With the season under way, the normally talkative Bell is taking a less loquacious approach. Bell tells Tom Krasovic of InsideThePadres.com he won't be talking to the press about any ongoing or upcoming contractual talks between him and the Padres.
Bell said he doesn't want to detract from what the team is trying to accomplish, but Krasovic is among those skeptical whether Bell can keep quiet. Even if Bell wants to stay, his name will undoubtedly pop up in July trade speculation, particulary if the team struggles to stay in contention.
- Doug Mittler
Jason Bay's expectations of a quick return from the disabled list seemed to end when Mets general manager Sandy Alderson said it is "unlikely" the outfielder will return from the disabled list when eligible this weekend against Washington.
Bay, who has missed the first four games of the season with a strained muscle in his left rib cage, is eligible to come off the DL as soon as Saturday. He played catch Tuesday but has yet to swing a bat.
Manager Terry Collins has already started three different left fielders -- Willie Harris, Lucas Duda and Scott Hairston -- in the first four games. The lefty-swinging Harris is swinging the hottest bat right now and is expected to get the start over Duda Wednesday night against the Phillies' Joe Blanton.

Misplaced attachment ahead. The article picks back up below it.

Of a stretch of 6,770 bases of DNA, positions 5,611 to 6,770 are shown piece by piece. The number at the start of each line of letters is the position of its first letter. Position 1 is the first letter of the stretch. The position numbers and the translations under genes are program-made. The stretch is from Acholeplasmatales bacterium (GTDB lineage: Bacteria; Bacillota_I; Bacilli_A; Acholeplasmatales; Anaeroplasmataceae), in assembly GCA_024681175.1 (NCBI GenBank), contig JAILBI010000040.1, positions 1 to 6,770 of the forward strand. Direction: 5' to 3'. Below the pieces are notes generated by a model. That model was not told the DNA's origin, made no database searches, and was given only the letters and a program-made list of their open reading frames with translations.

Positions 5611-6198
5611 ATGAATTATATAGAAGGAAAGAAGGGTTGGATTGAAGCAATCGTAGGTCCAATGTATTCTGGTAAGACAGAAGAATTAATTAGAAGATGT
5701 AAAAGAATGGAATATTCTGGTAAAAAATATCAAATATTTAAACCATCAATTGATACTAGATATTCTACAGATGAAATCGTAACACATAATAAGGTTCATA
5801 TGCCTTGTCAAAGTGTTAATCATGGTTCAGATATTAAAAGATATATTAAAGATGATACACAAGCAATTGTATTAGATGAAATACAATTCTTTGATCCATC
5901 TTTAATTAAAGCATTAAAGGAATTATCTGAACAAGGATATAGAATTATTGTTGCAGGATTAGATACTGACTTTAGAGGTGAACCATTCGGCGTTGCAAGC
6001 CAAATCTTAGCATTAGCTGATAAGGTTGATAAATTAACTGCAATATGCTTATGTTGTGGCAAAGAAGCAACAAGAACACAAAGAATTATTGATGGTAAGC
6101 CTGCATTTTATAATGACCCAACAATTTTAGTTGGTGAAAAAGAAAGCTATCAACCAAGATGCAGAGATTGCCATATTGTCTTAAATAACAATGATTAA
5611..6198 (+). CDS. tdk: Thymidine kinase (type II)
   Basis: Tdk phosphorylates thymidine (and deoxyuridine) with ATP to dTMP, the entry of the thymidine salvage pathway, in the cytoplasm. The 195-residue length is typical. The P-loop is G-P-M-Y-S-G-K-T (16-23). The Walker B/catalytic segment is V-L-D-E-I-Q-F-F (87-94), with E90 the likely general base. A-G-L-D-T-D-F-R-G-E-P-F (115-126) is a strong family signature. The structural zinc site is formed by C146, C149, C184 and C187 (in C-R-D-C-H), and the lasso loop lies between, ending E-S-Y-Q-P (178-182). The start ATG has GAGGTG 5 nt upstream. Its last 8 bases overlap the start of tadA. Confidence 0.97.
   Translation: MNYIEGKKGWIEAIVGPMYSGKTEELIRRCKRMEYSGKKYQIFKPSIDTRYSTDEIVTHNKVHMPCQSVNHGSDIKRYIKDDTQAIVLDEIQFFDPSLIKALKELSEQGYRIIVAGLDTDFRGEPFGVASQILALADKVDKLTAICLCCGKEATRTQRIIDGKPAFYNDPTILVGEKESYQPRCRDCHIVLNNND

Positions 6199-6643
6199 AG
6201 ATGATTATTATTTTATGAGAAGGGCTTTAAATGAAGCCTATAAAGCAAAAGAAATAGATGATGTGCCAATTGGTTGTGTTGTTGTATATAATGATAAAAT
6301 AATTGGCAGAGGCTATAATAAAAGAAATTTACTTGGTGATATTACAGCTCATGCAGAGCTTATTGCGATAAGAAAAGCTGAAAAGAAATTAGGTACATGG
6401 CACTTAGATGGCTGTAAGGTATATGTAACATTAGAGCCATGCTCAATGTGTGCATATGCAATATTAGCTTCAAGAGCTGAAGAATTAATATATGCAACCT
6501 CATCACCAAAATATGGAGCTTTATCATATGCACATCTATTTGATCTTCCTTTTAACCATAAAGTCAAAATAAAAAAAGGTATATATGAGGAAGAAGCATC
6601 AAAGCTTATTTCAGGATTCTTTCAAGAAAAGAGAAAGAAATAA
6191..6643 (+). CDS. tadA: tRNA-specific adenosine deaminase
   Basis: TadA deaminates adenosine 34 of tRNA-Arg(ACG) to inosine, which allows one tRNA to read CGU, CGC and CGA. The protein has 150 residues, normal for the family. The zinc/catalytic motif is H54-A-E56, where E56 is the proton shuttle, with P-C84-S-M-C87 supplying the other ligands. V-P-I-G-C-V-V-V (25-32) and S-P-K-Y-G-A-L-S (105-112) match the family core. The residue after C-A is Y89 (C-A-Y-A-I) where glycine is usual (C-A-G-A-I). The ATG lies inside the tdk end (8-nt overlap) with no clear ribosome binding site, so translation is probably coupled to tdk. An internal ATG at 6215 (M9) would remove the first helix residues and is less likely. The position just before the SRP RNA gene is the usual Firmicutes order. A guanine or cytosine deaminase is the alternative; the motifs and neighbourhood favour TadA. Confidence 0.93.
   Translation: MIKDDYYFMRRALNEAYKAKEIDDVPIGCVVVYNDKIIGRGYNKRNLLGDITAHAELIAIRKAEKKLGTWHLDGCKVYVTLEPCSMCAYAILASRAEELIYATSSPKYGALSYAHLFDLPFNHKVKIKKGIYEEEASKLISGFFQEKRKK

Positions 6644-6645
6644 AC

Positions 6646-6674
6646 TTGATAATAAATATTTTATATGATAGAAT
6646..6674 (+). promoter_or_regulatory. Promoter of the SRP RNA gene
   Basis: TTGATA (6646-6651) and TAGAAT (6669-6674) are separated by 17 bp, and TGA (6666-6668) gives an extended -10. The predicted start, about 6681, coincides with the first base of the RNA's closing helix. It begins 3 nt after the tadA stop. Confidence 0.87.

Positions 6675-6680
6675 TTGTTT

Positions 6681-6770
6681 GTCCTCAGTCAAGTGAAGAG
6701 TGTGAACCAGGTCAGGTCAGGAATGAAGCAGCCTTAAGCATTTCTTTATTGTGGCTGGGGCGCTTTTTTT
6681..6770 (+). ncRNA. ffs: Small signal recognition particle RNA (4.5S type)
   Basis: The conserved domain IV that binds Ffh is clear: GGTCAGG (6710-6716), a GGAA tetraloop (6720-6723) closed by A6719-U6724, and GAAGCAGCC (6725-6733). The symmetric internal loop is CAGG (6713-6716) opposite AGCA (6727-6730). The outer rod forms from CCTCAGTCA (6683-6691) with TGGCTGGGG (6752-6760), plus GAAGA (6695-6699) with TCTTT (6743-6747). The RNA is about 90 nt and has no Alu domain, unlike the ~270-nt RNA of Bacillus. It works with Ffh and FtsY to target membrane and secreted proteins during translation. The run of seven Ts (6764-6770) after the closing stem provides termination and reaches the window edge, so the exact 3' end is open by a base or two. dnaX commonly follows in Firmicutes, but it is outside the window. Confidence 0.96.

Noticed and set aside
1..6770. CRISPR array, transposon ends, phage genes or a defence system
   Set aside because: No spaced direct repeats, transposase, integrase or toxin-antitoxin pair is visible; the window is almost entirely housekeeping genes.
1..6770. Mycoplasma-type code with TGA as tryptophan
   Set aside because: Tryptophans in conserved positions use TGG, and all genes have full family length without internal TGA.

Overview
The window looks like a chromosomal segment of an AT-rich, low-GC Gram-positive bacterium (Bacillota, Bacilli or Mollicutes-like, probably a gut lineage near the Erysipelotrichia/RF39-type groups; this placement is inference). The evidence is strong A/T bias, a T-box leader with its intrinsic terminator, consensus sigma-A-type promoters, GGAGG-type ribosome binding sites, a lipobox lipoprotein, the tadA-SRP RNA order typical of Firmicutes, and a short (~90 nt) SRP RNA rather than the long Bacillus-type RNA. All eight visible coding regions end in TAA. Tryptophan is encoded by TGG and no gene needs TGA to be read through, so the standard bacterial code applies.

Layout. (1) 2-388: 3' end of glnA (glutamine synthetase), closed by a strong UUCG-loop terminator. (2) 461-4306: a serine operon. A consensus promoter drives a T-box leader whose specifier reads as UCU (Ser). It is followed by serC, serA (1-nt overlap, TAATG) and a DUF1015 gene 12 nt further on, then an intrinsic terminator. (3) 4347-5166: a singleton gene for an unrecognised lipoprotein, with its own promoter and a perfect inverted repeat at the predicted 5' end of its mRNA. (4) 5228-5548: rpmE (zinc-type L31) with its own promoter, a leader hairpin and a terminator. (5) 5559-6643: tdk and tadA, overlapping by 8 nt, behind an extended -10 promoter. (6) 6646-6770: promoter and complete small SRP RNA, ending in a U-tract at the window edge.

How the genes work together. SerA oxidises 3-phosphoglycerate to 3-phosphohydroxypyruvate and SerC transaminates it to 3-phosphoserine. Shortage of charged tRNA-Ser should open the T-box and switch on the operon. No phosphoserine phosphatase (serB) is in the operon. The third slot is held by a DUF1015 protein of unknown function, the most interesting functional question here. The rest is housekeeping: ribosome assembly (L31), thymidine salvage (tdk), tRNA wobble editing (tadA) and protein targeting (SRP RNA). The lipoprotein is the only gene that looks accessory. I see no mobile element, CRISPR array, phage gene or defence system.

If the injury persists, look for Hairston to get his share of starts against the tougher left-handers.
- Doug Mittler
The Chicago Cubs are holding their collective breath over the status of right-hander Andrew Cashner, was escorted off the mound in the sixth inning Tuesday against Arizona.
As of now, the injury is being described as shoulder tightness, although the top prospect was scheduled to undergo an MRI. Cubs fans can be forgiven for having flashbacks to Mark Prior, but as of now there are no confirmed reports of a serious injury.
ESPNChicago.com ireported that Cashner responded well to pressure tests from team trainers before leaving Wrigley Field for Northwestern Memorial Hospital.
If Cashner misses his next start, which is scheduled for next Monday at Houston, Sean Marshall or James Russell could step in and fill the role. But if Cashner has to hit the disabled list and miss multiple starts, Marshall and Russell may stay in the bullpen in favor of Casey Coleman or Thomas Diamond.
- Doug Mittler
The San Diego Padres could end up having ace right-hander Mat Latos back in the rotation sooner than later.
The Padres got more encouraging news when Latos looked sharp in a 70-pitch simulated game Monday night, reports Bill Center of the Union Tribune.
Corey Brock of MLB.com writes that the simulated game went so well that it appears Latos will be activated this weekend versus the Cincinnati Reds. Latos is eligible to come off the DL on Friday.
The Padres have two off days this week and will bring back Opening Day starter Tim Stauffer to pitch Wednesday. Should the club use a No. 5 starter before Latos returns, right-hander Samuel Deduno, who is slated to be the club's long reliever, could get the ball.